And we've got a new commander, General David Petraeus, confirmed unanimously on Friday by the U.S. Senate, which is about to now go ahead, it appears, and adopt a resolution that will condemn the mission that we have just confirmed General Petraeus unanimously to carry out which he said he needs in order to succeed in Iraq.
WALLACE: But my question — do you think passing this resolution will have a practical effect on the war effort?
LIEBERMAN: In the most literal sense, this resolution will not have a practical effect because it's non-binding, and the president has said he will go forward with what he believes as commander in chief will help us succeed in Iraq.
But I fear, as was discussed by General Petraeus this week, by Senator Lugar, by the retired chief of the Army, General Jack Keane in testimony before the Armed Services Committee — I fear that while this resolution is nonbinding and, therefore, will not affect the implementation of the plan, it will do two things that can be harmful, which is that it will discourage our troops, who we're asking to carry out this new plan, and it will encourage the enemy, because as General Petraeus said to our committee, war is a test of wills, and you don't want your enemy to be given any hope.
WALLACE: You have signed on to a resolution being written by Senator McCain which would set benchmarks for the Iraqis to keep their promises on both the political and military front. If they fail, if you pass this resolution and if the Iraqis fail to meet their targets, what would you do about it?
LIEBERMAN: Well, we'll face that reality when it comes. I mean, this is why I've said, and I believe the president is right to have said to our colleagues, the legislative trains seem to be heading down the track on these resolutions, and I believe they're going to have a collision that's going to hurt our country.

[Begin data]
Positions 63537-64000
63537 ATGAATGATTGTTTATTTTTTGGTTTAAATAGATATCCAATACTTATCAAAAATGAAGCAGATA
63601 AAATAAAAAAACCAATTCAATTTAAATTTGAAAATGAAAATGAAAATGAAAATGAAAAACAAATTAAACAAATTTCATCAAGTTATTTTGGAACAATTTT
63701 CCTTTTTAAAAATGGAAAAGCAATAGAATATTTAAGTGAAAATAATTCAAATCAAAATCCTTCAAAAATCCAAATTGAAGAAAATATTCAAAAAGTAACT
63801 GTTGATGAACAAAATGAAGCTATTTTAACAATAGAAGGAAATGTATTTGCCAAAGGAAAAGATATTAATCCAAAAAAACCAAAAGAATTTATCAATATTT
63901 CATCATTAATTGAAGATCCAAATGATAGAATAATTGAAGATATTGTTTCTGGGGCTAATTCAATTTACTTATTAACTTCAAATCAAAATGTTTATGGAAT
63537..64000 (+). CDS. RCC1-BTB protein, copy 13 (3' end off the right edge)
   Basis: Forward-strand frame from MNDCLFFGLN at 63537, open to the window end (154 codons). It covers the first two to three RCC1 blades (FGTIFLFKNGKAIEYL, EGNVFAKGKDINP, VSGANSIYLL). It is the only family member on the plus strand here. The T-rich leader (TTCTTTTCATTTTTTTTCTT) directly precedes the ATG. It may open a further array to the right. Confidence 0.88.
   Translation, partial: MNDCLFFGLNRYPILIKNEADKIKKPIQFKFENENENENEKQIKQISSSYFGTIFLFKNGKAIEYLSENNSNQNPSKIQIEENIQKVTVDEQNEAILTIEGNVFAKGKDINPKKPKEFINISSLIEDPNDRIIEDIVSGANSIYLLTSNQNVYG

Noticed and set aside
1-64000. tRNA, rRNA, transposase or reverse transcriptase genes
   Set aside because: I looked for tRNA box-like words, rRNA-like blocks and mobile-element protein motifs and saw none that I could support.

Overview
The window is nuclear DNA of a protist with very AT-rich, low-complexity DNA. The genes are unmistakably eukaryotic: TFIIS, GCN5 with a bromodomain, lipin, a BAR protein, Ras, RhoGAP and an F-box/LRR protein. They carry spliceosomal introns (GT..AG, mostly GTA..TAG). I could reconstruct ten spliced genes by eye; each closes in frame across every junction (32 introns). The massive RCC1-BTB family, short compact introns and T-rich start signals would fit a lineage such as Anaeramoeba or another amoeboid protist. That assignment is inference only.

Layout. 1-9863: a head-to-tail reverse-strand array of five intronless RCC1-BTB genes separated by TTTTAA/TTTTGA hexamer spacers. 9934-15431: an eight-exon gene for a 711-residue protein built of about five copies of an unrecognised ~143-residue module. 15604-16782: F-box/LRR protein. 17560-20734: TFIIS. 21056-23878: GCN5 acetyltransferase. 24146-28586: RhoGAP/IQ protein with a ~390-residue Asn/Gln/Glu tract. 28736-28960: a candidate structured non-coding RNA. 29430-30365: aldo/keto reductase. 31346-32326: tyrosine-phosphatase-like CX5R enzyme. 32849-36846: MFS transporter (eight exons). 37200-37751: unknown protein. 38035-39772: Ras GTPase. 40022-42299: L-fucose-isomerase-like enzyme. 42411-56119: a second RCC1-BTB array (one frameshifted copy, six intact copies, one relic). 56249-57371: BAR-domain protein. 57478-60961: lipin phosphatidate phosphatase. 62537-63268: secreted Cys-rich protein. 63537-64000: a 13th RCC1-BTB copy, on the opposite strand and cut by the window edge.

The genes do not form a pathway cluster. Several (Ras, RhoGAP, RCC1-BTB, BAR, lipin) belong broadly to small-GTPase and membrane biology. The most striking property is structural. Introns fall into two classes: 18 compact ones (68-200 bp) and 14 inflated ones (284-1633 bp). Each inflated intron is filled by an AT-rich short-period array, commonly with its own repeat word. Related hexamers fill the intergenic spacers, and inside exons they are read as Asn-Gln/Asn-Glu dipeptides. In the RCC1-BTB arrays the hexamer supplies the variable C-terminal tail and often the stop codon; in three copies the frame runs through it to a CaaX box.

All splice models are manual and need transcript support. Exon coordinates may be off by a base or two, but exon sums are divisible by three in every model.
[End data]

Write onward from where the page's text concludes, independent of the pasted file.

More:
Why don't we step back? The resolution doesn't do anything but express an opinion. Let's give this plan a chance. Let's give it a chance to work. And if, God forbid, it doesn't work to succeed in Iraq, then there will be plenty of time for the resolutions, for the troop caps, for the cuts in funding for support of our troops.
I want to say a word about what John McCain and I and others are doing. We're saying the Biden resolution, the Biden-Hagel, the Warner-Nelson resolution — these are resolutions that don't have any effect, but we worry that there's a risk that they will encourage the enemy and discourage our troops.
John McCain and I are trying to put together a common ground resolution that can bring people in both parties together to say what we all apparently believe — maximizing the chances of success in Iraq are critical to everybody, because America has a lot on the line there. All my colleagues agree with that.